Have Americans Become Less Homophobic?
Jarrett Barrios is the President and CEO of the Gay & Lesbian Alliance Against Defamation (GLAAD). We was previously the President of the Blue Cross and Blue Shield of Massachusetts Foundation, and was a member of the Massachusetts House of Representatives and state Senate. He is the founder of three nonprofit organizations: Oiste, a Massachusetts Latino political organization; Acceso, a humanitarian organization that provides outreach to Cuba; and The Commonwealth Seminar, which seeks to diversify the Massachusetts state legislature.
Question: Are Americans more open minded than they used to be about LGBT equality?
Jarrett Barrios: As people understand that inequality, they’re fair-minded. Americans are fair-minded. And they come to understand who we are much more completely and are then open to supporting, not just legislative endeavors for equality, but cultural frames, which we cast how we are understood. I think about separate from coming out, the other ways that we win support. And I have to tell you, there are, particularly in 2010, the media. And by that I mean, news, and entertainment is the most, after coming out directly to people, the most important, the most powerful way to help people understand who we are and therefore for gay folks; gay, lesbian, bi-sexual, and transgendered people to achieve our equality. And as impatient as I might be, there’s an importance to that impatience. We must be impatient to ask America to treat us equally. It’s important to understand that we aren’t going to, in our impatience win that by yelling at a few Congressmen. The way to win our impatience – our equality and use our impatience to our advantage by taking it to the streets, taking it to the people we work with, talking to the people in our worlds. And by supporting the media that tells those stories fully and fairly.
That, if it’s a news story about gays in the military, the stories about gay men and women, who are serving with honor, but a being hounded out of the military, which is wrong. And people understand that.
The stories of couples that simply need to take care of one another. What more traditional value can there be in America? What more conservative value can there be than the institution of marriage and what it entails. Taking care of others and having the basic rights to take care of one another to protect, not just your family, but the institution that we call America, to allow ourselves to reproduce that for the next generation. That’s marriage.
And that’s something that I think Americans, when they understand it, not through the lens of somebody’s sort of radical conservative agenda to raise money off of, you know, poor old ladies in Iowa. Right? That they’re sending the mailers out where they characterize gay folks as the devil. But when the see the reality of our lives, you know, we have kids. We get older, need to take care of – we have pensions that we need to pass on. There’s no benefit to anybody else. There’s no damage to anybody else’s marriage by giving the benefits, the responsibilities of marriage to our families. And we need those benefits to take care of each other.
When people understand that through stories that are told responsibly through the media, news stories, or on television. The television show, “Brothers and Sisters,” where they were hoping to get married and then Prop 8 passes and that couldn’t happen; these are responsible ways of communicating important values and in many ways far more persuasive. Far more impactful than any amount of lobbying that we’re going to do on Capital Hill to win our equality.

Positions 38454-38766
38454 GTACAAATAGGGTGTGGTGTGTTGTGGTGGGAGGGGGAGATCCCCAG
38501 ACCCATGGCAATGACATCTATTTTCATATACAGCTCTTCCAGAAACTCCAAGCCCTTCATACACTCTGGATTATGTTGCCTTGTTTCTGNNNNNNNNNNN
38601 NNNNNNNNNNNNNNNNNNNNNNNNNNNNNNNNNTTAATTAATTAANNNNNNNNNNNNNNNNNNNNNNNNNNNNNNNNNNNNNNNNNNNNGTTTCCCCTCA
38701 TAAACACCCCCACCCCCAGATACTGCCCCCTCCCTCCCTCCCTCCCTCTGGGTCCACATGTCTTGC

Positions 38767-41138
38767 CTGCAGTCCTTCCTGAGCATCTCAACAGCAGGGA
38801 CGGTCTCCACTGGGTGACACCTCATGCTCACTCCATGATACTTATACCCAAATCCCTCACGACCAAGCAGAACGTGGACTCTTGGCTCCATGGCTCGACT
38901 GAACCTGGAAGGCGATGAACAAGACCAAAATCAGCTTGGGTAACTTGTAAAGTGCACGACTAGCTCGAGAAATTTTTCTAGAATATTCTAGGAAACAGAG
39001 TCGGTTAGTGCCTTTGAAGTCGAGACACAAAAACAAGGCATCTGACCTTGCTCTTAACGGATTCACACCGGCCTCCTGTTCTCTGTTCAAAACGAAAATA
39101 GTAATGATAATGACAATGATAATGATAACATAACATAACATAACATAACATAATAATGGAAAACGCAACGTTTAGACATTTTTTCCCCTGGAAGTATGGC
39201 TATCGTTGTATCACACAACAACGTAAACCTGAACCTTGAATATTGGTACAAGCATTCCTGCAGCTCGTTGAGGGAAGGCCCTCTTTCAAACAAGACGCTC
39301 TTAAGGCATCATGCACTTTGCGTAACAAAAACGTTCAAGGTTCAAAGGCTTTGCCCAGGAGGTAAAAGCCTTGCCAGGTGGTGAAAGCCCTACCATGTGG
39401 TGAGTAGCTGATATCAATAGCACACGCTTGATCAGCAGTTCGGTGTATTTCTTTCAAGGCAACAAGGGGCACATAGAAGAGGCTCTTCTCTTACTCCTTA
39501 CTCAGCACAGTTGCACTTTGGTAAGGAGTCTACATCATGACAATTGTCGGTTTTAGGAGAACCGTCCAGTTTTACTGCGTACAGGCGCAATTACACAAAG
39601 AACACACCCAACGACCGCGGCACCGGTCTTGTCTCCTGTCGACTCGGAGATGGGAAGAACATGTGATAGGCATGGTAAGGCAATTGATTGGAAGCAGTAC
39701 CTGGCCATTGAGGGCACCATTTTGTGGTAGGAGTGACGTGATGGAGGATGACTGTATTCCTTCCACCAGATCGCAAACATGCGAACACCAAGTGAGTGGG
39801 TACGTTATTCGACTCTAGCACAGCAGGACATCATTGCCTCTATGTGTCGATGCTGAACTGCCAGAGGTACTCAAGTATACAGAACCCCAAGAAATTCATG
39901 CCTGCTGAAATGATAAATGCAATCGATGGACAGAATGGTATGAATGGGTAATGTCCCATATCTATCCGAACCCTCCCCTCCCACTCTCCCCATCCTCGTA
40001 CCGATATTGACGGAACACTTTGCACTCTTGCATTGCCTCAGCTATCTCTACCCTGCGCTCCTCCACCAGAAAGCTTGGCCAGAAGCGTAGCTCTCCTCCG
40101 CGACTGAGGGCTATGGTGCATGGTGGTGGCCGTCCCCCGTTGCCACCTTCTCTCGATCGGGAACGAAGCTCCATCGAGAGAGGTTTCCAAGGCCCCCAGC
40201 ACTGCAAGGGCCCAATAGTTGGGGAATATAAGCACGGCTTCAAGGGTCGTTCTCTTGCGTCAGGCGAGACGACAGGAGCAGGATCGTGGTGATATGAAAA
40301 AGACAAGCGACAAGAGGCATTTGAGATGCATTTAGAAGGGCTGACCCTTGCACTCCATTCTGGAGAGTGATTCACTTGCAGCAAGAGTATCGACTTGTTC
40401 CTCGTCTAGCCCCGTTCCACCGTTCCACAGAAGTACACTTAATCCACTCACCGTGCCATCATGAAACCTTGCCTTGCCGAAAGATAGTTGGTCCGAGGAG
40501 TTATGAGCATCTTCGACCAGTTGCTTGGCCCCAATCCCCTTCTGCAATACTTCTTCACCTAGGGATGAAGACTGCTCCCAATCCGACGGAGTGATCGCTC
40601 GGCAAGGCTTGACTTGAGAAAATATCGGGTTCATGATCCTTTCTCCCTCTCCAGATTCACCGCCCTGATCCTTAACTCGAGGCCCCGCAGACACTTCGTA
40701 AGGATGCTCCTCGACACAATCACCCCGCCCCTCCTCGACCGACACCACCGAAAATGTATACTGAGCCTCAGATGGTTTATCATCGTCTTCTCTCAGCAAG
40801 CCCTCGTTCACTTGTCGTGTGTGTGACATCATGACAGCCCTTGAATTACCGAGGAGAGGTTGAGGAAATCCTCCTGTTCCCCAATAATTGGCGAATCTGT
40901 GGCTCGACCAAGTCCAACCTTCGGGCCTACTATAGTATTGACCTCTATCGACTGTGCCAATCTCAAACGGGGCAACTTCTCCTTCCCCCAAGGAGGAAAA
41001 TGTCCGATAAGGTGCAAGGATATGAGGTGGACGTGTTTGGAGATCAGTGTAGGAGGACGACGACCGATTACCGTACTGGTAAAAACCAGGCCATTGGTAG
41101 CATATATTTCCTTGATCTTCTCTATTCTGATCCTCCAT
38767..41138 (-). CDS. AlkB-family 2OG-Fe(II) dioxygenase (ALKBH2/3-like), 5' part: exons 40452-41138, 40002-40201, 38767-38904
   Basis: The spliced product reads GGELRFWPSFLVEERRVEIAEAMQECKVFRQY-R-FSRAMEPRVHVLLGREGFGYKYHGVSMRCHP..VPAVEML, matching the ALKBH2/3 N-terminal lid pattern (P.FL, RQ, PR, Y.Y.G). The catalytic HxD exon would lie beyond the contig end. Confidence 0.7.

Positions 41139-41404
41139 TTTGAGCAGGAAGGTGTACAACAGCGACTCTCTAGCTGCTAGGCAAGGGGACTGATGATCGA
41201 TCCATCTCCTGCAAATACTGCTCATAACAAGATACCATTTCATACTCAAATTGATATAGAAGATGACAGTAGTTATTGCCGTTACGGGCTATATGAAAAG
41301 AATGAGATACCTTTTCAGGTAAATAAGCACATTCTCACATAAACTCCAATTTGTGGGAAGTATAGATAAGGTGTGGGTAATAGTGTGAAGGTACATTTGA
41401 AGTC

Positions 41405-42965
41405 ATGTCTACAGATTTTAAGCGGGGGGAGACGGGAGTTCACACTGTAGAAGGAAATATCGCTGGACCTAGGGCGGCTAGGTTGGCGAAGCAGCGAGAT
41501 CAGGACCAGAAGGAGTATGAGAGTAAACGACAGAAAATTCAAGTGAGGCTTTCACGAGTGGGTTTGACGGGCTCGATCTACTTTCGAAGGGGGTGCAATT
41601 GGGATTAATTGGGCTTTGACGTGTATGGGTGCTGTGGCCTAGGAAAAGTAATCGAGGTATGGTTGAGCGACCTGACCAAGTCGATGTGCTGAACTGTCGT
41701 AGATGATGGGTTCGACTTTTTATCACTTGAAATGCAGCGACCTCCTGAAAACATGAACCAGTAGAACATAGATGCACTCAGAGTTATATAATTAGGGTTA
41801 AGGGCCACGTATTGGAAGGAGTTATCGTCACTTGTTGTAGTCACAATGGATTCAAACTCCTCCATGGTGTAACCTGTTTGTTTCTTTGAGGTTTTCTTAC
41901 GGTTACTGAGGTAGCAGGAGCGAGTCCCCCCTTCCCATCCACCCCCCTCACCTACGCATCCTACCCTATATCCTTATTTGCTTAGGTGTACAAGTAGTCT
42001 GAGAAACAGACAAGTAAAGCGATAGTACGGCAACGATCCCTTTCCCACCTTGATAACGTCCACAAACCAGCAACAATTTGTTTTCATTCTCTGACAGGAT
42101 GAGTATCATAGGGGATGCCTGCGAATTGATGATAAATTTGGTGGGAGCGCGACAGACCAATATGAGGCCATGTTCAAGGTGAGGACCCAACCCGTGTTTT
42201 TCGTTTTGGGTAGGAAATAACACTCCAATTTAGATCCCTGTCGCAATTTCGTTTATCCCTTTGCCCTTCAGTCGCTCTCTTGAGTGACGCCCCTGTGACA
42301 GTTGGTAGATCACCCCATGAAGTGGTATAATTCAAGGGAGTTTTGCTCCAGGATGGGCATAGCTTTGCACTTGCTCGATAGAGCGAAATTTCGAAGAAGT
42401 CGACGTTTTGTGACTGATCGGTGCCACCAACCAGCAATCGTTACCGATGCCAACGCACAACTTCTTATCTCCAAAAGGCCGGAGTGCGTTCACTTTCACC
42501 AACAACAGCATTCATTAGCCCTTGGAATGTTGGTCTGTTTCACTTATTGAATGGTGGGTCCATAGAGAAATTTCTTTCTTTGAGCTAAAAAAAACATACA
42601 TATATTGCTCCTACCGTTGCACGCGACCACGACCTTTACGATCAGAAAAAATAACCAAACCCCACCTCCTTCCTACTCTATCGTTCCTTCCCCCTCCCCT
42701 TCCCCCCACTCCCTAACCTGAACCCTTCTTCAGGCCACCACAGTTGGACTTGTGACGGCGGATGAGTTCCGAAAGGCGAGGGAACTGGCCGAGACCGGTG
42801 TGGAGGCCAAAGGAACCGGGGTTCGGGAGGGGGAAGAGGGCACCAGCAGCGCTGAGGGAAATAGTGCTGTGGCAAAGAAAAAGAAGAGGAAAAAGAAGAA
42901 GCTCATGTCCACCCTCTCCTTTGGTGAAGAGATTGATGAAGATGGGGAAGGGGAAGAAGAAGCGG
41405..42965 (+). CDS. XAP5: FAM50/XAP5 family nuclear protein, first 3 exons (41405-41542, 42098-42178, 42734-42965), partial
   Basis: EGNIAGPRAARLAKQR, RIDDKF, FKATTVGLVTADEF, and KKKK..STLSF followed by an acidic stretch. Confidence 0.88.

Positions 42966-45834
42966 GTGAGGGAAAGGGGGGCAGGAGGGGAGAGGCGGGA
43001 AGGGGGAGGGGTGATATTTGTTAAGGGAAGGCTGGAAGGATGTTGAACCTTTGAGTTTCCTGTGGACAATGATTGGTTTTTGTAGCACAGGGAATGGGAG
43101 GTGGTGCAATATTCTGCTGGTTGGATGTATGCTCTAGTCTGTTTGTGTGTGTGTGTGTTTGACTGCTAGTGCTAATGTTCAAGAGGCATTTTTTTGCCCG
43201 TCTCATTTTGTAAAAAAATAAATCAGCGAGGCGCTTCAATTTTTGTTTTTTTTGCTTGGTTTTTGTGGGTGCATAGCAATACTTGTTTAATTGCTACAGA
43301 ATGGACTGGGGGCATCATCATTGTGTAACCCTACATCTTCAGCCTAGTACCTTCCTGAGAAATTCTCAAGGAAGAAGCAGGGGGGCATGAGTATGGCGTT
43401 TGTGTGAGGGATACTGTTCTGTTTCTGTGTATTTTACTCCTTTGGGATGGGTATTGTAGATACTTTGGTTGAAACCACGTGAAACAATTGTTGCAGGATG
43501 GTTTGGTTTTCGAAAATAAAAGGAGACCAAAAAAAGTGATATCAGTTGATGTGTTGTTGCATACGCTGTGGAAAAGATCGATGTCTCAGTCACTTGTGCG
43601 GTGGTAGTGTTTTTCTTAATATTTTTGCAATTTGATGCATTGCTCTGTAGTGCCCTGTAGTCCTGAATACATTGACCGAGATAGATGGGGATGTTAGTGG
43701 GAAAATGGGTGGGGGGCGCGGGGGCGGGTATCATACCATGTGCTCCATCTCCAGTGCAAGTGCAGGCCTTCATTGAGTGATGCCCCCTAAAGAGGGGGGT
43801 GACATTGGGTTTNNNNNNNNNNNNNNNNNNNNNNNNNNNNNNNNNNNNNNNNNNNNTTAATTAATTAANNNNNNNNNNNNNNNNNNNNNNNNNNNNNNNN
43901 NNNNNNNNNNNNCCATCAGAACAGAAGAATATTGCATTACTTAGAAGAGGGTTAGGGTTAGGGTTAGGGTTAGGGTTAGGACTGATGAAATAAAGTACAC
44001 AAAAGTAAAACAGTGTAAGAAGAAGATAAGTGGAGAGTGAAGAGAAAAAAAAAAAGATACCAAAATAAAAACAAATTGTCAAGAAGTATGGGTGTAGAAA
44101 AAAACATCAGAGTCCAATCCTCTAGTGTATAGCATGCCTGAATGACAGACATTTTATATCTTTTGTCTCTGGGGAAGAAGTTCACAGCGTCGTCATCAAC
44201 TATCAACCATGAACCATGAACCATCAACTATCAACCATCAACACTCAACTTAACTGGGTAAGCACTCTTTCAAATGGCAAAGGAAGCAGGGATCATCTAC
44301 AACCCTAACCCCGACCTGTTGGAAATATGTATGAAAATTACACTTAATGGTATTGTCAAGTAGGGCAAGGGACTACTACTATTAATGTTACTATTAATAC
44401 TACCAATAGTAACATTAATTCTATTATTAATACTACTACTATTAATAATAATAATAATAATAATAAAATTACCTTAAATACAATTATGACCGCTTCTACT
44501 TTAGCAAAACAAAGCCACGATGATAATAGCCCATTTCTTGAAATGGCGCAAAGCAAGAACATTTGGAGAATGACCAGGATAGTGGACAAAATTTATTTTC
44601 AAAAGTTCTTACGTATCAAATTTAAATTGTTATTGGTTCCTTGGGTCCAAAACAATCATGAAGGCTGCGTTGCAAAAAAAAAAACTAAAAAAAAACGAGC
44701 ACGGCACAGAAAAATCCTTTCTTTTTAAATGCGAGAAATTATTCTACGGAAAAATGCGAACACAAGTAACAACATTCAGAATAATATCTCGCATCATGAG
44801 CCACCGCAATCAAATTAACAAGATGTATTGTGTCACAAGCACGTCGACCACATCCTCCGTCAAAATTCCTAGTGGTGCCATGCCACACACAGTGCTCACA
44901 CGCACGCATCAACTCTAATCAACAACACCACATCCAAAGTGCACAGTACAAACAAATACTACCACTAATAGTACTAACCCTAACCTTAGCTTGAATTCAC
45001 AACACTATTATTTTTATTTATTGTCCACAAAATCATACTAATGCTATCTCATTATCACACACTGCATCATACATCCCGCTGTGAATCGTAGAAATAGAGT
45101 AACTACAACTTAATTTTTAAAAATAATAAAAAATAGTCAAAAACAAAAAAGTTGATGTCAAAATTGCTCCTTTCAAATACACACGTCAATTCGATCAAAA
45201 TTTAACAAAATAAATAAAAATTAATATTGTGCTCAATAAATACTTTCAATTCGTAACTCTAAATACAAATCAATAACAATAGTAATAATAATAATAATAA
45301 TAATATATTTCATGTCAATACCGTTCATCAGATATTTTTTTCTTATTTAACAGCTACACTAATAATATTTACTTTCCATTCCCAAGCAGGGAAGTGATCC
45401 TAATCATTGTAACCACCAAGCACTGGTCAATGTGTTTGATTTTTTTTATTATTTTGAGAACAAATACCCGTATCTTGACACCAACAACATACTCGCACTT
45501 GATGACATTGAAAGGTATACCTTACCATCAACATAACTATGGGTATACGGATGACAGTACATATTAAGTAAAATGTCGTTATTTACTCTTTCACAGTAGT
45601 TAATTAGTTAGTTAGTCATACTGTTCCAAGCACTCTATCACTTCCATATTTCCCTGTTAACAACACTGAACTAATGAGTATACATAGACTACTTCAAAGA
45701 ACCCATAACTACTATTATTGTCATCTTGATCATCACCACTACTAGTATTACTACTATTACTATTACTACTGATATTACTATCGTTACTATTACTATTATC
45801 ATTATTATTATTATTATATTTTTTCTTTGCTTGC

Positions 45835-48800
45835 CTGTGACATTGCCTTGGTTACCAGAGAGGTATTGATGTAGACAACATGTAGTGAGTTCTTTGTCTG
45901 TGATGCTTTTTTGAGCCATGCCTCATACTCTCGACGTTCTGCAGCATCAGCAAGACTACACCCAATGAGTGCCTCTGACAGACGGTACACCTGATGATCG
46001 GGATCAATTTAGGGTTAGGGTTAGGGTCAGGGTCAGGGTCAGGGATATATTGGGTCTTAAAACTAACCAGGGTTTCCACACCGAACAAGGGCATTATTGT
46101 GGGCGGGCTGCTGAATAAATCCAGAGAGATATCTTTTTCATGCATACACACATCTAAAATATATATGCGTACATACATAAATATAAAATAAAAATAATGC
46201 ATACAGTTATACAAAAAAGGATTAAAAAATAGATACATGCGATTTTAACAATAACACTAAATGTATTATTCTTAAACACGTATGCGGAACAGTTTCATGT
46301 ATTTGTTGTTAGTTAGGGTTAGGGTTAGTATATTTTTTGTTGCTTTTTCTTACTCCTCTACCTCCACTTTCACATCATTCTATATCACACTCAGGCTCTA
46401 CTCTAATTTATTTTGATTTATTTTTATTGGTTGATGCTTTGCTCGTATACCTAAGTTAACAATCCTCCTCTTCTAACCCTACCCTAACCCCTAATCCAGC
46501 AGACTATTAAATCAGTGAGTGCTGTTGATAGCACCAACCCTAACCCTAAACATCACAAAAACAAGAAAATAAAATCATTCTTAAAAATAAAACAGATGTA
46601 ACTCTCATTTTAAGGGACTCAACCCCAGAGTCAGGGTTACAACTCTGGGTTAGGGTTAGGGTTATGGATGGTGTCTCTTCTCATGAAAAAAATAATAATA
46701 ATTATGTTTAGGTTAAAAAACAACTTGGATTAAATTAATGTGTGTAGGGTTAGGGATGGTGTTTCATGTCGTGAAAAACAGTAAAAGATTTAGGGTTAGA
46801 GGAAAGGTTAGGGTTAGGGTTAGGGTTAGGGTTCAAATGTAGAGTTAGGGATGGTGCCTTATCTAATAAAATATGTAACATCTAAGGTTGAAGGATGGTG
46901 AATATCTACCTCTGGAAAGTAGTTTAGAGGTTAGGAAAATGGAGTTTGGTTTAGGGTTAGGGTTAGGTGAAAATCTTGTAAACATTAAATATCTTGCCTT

Shows like “Glee” and “Modern Family,” which give realistic, sometimes all too realistic portrayals of gay families and gay people are very, very important to helping America understand, particularly those Americans who don’t think they know anybody who’s gay. Or who know somebody who’s gay, but those gay friends and family members have never bothered to sit them down and tell them that they’re second class and they deserve to be treated fairly. It’s amazing to me how many of my gay brothers and sisters, my bisexual and transgendered brothers and sisters don’t tell their friends and family why they deserve equality.
Recorded June 17, 2010
Interviewed by Jessica Liebman
As Americans come to understand LGBT people more completely, they become more open to supporting legislative endeavors for equality and reframing how gay people are perceived in the larger culture.
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Water may be far more abundant on the lunar surface than previously thought.
- Scientists have long thought that water exists on the lunar surface, but it wasn't until 2018 that ice was first discovered on the moon.
- A study published Monday used NASA's Stratospheric Observatory for Infrared Astronomy to confirm the presence of molecular water..
- A second study suggests that shadowy regions on the lunar surface may also contain more ice than previously thought.
Credits: NASA/Daniel Rutter<p>Still, it's not as if the moon is dripping wet. The observations suggest that a cubic meter of the lunar surface (in the Clavius crater site, at least) contains water in concentrations of 100 to 412 parts per million. That's roughly equivalent to a 12-ounce bottle of water. In comparison, the same plot of land in the Sahara desert contains about 100 times more water.</p><p>But a second study suggests other parts of the lunar surface also contain water — and potentially lots of it. Also publishing their findings in <a href="https://www.nature.com/articles/s41550-020-1198-9#_blank" target="_blank">Nature Astronomy</a> on Monday, the researchers used the Lunar Reconnaissance Orbiter to study "cold traps" near the moon's polar regions. These areas of the lunar surface are permanently covered in shadows. In fact, about 0.15 percent of the lunar surface is permanently shadowed, and it's here that water could remain frozen for millions of years.</p><p>Some of these permanently shadowed regions are huge, extending more than a kilometer wide. But others span just 1 cm. These smaller "micro cold traps" are much more abundant than previously thought, and they're spread out across more regions of the lunar surface, according to the new research.</p>